Einstein once observed, "Education is that which remains after one has forgotten everything he learned in school." Perhaps his thoughts can help guide students in selection of what is important in education.
Educated people must be able to select appropriate facts and examples from the reams of information available today on any topic. Learning to be thoughtfully selective is an important part of all my courses. When students have forgotten many of the "facts" they learned in a semester, I hope they will have learned a little about managing information.
Precision is important in science. I expect students to use information in accurate and precise ways. An anatomist is "one who analyzes minutely and critically" (Webster's Dictionary). There are reasons for specificity even if they are not obvious in the early stages of learning. The notion of "picky details" is a excuse invented to cover unwillingness or inability to be specific and precise, so do not insult yourself by subscribing to such notions!
Texbooks of anatomy and development are notoriously encyclopedic, but that should not intimidate students. Hildebrand said it well in a preface of his text, Analysis of Vertebrate Structure. "Some students complain that textbooks present more than can be learned. Well, the gourmet is not able to eat all that is on the menu, but does not therefore desire few selections...." I hope students will approach the study of development and vertebrate organization with the enthusiasm of an academic gourmet! One important "take-home lesson" will be enhanced ability to read selectively and with discrimination.
Tests are a form of evaluation that can be used for diagnosis and to give feedback to both student and professor. I design exams to challenge and to encourage high standards in all students. Written examinations give students a chance to demonstrate understanding of a topic and to support statements with appropriate examples selected by the student. The criteria are clear: what is the significance? provide specific examples to support statements. Students can chose from the variety in their mental inventory. Responses persuade with written words, and what is on the paper must be able to do the job alone.
Similarly, my practical exams ask about rather than simply "what?" If a student knows about it, they probably know what it is, so why not be more creative?
Unknowns, that is, materials for which students have been prepared, but which they have not seen, require students to make connections. These may come from the grocery store or yesterday's newspaper and are another "real-life" way of examining understanding.
Consider this sort of course a preparation for many similar life situations to come. Life situations typically require that knowledge be used directly from mental files; one does not get the luxury of selecting the best choice from a list. Often, the best choice, whether it is an application in research or clinical practice, may not appear on a list. Multiple-guess examinations test ability to recognize information better than they test actual understanding. There is a place for standardized tests, but a course at a small college is not one of them.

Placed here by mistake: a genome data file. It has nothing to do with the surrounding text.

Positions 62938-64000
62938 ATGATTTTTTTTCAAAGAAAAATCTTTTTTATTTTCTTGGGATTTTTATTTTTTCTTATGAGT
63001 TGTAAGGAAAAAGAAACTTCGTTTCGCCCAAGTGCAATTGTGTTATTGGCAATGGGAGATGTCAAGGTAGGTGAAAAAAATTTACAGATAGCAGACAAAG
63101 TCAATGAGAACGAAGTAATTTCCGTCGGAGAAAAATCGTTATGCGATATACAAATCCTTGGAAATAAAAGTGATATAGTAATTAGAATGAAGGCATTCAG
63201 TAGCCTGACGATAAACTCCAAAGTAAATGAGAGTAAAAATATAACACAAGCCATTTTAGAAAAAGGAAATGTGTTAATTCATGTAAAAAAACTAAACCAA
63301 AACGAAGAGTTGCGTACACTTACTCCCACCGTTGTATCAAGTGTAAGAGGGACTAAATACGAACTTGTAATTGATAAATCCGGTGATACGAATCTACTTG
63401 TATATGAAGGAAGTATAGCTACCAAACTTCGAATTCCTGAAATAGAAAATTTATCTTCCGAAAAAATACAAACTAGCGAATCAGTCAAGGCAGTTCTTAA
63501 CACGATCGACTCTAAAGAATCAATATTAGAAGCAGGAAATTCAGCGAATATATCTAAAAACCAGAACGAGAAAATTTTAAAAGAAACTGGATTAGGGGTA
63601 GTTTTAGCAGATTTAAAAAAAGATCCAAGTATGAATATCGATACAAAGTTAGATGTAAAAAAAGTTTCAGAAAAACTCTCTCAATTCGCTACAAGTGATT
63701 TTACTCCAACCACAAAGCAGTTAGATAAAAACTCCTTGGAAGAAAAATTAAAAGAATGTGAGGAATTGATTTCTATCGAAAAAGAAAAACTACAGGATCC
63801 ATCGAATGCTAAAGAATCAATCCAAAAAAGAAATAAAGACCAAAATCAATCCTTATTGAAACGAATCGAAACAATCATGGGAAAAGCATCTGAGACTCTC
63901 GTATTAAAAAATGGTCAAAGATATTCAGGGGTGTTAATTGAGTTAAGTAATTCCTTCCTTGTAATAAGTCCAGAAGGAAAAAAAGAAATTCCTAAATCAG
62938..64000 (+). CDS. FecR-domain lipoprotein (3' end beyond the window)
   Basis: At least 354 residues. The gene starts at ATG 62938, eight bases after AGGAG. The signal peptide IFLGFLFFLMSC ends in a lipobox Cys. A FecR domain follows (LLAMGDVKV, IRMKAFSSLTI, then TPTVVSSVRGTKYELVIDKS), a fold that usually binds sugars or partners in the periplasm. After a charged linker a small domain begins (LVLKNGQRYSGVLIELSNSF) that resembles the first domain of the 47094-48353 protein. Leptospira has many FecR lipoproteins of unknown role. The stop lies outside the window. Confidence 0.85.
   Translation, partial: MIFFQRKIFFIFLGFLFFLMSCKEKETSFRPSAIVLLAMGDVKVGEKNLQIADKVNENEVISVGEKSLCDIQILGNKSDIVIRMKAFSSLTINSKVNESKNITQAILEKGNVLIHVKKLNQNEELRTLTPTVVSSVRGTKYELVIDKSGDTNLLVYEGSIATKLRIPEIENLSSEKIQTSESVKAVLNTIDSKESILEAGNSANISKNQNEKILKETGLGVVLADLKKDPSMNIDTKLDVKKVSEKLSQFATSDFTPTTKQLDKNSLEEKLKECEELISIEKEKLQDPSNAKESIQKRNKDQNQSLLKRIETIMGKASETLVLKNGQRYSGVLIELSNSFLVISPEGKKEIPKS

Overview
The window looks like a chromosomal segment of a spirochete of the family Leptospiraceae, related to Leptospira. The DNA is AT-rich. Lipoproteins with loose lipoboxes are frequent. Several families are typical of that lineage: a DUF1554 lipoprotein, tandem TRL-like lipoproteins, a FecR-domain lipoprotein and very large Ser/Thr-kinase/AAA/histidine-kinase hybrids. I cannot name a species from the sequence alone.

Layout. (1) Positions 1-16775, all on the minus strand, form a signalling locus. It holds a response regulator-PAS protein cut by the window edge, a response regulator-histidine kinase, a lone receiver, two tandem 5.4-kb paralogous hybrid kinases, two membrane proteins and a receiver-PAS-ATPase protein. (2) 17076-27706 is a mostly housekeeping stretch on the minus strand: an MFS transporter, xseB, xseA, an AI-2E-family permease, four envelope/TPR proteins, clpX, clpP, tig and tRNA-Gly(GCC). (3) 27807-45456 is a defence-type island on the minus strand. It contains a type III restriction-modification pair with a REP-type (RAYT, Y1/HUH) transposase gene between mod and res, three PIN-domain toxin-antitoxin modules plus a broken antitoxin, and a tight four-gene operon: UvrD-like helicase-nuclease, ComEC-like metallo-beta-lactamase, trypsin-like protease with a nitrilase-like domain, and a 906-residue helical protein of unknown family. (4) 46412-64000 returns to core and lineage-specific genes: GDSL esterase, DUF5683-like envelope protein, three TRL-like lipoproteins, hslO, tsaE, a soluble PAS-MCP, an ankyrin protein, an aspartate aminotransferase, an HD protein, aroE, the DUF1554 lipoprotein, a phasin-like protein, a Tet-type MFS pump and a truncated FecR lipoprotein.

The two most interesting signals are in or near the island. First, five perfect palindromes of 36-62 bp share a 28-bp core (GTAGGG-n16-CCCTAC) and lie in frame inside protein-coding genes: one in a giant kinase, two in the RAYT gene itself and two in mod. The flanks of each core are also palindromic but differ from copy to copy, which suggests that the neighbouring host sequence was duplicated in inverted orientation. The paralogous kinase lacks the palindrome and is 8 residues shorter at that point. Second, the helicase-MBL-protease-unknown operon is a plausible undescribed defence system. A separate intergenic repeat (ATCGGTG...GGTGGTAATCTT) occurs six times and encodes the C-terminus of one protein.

The correlation of a percent score with actual quantity of material learned is a false one that I discourage. Students cannot learn everything there is to know about any subject in 14 weeks. It is my purpose to push students' knowledge, and ability to continue increasing that knowledge, beyond the level brought to a course. If I write exams that result in most of the class receiving 80's and 90's, I have not pushed enough, and students should feel slighted. Scores should be viewed as a measure of understanding, rather than as an absolute measure of quantity of information stored.
Catalog values of letter grades are a means of communicating beyond the campus (e.g., a transcript). They translate, according to a national scale, worth of a letter grade applied to a body of knowledge. Catalog scales are not appropriate to apply to the individual exams in a course. Students should use exams as diagnostic tools to improve how they learn.
Curving is a crutch and a deception. The relationship between distribution of a sample (all classes are small samples to a statistician) and the distribution expected for a larger population can reveal information about the students and also about the examination. Exceptionally low scores may suggest that students need to do more work, but low scores can also suggest that students need to work differently or that a test was demanding. If scores are exceptionally high, then students might not have been challenged. Students might also conclude they know it all, and that would be another deception.
I resist distorting class perceptions by curving test scores. Click here for more on curving.
I do not give grades; I record achievements, that is, students earn grades. I do consider improvement when I assign final grades. I am aware that study of the material and the way I present it requires a substantial investment of student effort, and I keep that in mind as well when I assign letter grades. I do not attach letter grades to percentages during the semester, and neither should students. What matters is learning.
Finally, it helps to realize that understanding structure and development takes time. Student's scores generally improve during the term as their ability to handle the material matures.
Be patient; trust in the goodwill of a professor who cares about you, and, most important, have confidence in yourself.